Plaintiff does not attack N.J.A.C. 5:91-11.1, the regulation pursuant to which the freeze was ordered, nor does he dispute the reasonableness of the freeze or its duration. Instead, he assumes the propriety of the development restriction, but claims that its implementation was a temporary taking of his property without due process of law.

Plaintiff's contention that Cherry Hill is answerable in just compensation damages is clearly without merit as a matter of fundamental procedure. He has not sued Cherry Hill. The township is a party to this action only by virtue of its joinder by COAH as a third-party defendant. COAH is the only direct defendant and the only party against whom plaintiff has sought relief.

We reject plaintiff's contention that he is entitled to just compensation as a result of the eighteen-month freeze imposed by COAH. He relies upon Lomarch Corp. v. Mayor of Englewood, 51 N.J. 108, 237 A.2d 881 (1968), in which the landowner sought subdivision of a sixteen-acre parcel to build one-family homes. While the application was pending, Englewood adopted an ordinance placing plaintiff's land on the city's official map

[242 NJSuper Page 223]

and designated it as property reserved for park use. N.J.S.A. 40:55-1.32 now repealed*fn1 (L. 1975, c. 291, § 80) provided:

Upon the application for approval of a plat, the municipality may reserve for future public use the location and extent of public parks and playgrounds shown on the official map, or any part thereof and within the area of said plat for a period of one year after the approval of the final plat or within such further time as agreed to by the applying party. Unless within such one year period or extension thereof the municipality shall have entered into a contract to purchase, or instituted condemnation proceedings, for said park or playground according to law, such applying party shall not be bound to observe the reservation of such public parks or playgrounds.

The potential effect of the statute and its implementation by Englewood's ordinance was to prohibit development of plaintiff's property for one year. The Supreme Court concluded that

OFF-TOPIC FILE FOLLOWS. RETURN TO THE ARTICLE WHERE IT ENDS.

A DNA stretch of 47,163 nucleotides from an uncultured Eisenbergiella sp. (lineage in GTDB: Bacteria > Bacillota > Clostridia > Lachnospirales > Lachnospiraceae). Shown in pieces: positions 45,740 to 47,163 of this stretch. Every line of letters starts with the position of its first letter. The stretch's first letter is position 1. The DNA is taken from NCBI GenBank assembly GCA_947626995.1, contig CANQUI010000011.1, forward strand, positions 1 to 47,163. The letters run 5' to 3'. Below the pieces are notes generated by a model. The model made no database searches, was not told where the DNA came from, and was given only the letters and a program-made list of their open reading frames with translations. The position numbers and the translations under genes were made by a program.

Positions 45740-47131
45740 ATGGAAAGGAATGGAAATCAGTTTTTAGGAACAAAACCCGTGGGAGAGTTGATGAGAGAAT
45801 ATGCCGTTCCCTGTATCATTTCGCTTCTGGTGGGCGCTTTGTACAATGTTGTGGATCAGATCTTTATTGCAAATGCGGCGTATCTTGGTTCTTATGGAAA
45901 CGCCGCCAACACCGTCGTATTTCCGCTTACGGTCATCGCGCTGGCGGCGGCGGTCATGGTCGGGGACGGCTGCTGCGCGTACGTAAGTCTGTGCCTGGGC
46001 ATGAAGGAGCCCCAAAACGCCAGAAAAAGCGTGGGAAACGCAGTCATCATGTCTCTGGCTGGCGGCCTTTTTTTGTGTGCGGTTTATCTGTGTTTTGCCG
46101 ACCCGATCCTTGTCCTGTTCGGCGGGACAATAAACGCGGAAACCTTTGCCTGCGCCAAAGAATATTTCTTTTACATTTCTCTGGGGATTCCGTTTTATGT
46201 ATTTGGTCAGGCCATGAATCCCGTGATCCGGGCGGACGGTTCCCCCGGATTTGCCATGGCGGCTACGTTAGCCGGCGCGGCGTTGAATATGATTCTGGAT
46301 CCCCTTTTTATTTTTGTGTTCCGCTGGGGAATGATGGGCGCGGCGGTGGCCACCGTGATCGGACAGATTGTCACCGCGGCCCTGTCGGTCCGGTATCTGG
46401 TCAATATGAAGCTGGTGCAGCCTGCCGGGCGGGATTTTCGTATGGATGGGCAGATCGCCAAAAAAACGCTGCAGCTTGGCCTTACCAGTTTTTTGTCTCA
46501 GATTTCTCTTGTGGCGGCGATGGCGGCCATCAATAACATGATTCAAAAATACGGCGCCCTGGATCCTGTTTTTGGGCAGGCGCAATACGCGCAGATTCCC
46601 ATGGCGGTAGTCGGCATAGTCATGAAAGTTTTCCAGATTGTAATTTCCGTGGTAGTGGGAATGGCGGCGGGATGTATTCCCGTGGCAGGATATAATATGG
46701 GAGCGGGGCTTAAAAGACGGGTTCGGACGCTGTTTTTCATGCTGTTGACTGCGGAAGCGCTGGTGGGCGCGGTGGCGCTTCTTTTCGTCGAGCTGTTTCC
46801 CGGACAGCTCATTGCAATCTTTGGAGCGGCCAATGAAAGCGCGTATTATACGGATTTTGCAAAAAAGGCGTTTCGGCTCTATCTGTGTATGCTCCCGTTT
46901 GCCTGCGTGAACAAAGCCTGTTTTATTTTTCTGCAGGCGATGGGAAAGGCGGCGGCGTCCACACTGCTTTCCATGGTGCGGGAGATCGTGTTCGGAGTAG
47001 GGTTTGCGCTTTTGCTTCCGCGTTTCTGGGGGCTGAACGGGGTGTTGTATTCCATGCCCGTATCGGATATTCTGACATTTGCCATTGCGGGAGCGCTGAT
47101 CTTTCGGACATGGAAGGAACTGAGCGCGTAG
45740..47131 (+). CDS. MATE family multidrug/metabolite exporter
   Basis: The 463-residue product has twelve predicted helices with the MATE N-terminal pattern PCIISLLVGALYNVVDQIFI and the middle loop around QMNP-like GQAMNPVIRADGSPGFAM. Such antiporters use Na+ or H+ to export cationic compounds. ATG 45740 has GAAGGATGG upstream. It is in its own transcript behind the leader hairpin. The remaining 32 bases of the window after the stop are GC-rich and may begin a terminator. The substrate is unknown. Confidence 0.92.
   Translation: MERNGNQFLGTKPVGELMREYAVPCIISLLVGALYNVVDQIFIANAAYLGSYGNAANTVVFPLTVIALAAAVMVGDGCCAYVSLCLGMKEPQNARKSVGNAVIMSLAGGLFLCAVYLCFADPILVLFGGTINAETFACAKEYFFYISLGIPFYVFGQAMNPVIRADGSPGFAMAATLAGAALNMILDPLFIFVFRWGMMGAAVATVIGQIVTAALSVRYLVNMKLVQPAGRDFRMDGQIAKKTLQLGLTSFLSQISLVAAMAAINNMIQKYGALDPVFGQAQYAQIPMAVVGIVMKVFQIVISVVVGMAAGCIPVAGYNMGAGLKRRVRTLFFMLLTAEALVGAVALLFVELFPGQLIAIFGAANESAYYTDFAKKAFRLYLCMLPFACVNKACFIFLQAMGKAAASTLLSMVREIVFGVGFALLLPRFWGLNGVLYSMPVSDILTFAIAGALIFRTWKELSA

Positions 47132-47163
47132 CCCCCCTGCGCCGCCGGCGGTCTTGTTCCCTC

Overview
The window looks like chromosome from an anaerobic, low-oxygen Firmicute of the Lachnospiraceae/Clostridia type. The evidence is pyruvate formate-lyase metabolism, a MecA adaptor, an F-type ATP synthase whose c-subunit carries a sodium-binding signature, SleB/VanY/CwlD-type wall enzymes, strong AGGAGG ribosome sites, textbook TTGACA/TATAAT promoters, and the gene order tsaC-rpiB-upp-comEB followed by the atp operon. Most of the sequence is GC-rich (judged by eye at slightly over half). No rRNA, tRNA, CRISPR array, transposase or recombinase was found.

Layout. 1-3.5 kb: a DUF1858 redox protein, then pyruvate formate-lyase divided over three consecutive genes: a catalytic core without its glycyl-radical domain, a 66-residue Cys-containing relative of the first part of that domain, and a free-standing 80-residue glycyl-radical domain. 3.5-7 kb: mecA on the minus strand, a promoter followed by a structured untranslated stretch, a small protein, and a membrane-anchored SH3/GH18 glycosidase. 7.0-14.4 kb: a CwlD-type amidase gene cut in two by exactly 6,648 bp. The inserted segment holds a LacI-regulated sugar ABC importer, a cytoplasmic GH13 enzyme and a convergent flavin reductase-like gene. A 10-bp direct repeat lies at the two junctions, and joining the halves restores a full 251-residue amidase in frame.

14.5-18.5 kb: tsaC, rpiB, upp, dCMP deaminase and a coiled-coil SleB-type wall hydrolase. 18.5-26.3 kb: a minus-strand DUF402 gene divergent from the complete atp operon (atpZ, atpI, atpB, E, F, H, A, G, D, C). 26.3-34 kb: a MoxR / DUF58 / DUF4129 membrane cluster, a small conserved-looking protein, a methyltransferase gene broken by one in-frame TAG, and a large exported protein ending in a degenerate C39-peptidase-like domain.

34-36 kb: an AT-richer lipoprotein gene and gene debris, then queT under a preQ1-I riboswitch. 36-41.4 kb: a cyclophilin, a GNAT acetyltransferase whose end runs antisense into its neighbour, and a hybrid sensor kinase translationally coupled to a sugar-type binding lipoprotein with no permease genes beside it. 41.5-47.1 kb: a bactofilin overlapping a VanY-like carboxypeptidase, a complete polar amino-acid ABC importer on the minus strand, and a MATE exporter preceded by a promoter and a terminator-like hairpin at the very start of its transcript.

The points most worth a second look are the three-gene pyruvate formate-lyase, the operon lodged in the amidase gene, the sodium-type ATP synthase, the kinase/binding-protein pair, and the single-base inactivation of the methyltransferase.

the 'option' for the purchase of land upon the unilateral action of the municipality without any consensual action of the landowner, was statutorily granted to the municipality only upon the implied duty and obligation to make payment of adequate compensation to the landowner for the temporary taking and his deprivation of use. [ Lomarch, supra, 51 N.J. at 113, 237 A.2d 881].

Lomarch is distinguishable. That case involved a development moratorium affecting a particular parcel of land. This plaintiff's land is one of several tracts subject to the eighteen-month development freeze imposed by COAH. The imposition for a reasonable time period of a moratorium on land development for environmental and other public interest reasons does not constitute a temporary taking of an affected landowner's property. Absent extraordinary delay, decreases in the value of property during governmental deliberations are incidents of ownership, and do not result in a taking. Littman v. Gimello, 115 N.J. 154, 163, 557 A.2d 314 (1989) (absent showing of

[242 NJSuper Page 224]

unusual delay in government action, declaration of plaintiff's property as potential hazardous waste facility site not a taking); Wilson v. Long Branch, 27 N.J. 360, 374, 142 A.2d 837 (1958), cert. den. 358 U.S. 873, 79 S. Ct. 113, 3 L. Ed. 2d 104 (1958) (no taking because property declared to be in blighted area); Orleans Builders & Developers v. Byrne, 186 N.J. Super. 432, 446, 453 A.2d 200 (App.Div.1982), certif. den. 91 N.J. 528, 453 A.2d 851 (1982) (no taking where executive order banned development pending enactment of Pine Lands Protection Act, N.J.S.A. 13:18A-1 et seq., which regulated development in Pine Lands); Meadowland Reg., etc. v. Hackensack, etc., 119 N.J. Super. 572, 578, 293 A.2d 192 (App.Div.1972), certif. den. 62 N.J. 72, 299 A.2d 69 (1972) (two-year freeze on use of 10,000 acres in Meadowlands pending completion of regional development plan not a taking). Cf. Washington Market Enterprises v. Trenton, 68 N.J. 107, 122, 343 A.2d 408 (1975) (unconstitutional temporary taking can result where threat of condemnation substantially destroys beneficial use of property for extended periods; plaintiff's commercial building located in area designated as blighted for over ten years until abandonment of blighted designation, during which retail value of plaintiff's property plummeted).

A land development moratorium imposed for the purpose of enabling a municipality to fulfill its constitutional obligation to provide for its fair share of low and moderate income housing is not unconstitutional. Hills Development, supra, 103 N.J. at 61, 510 A.2d 621.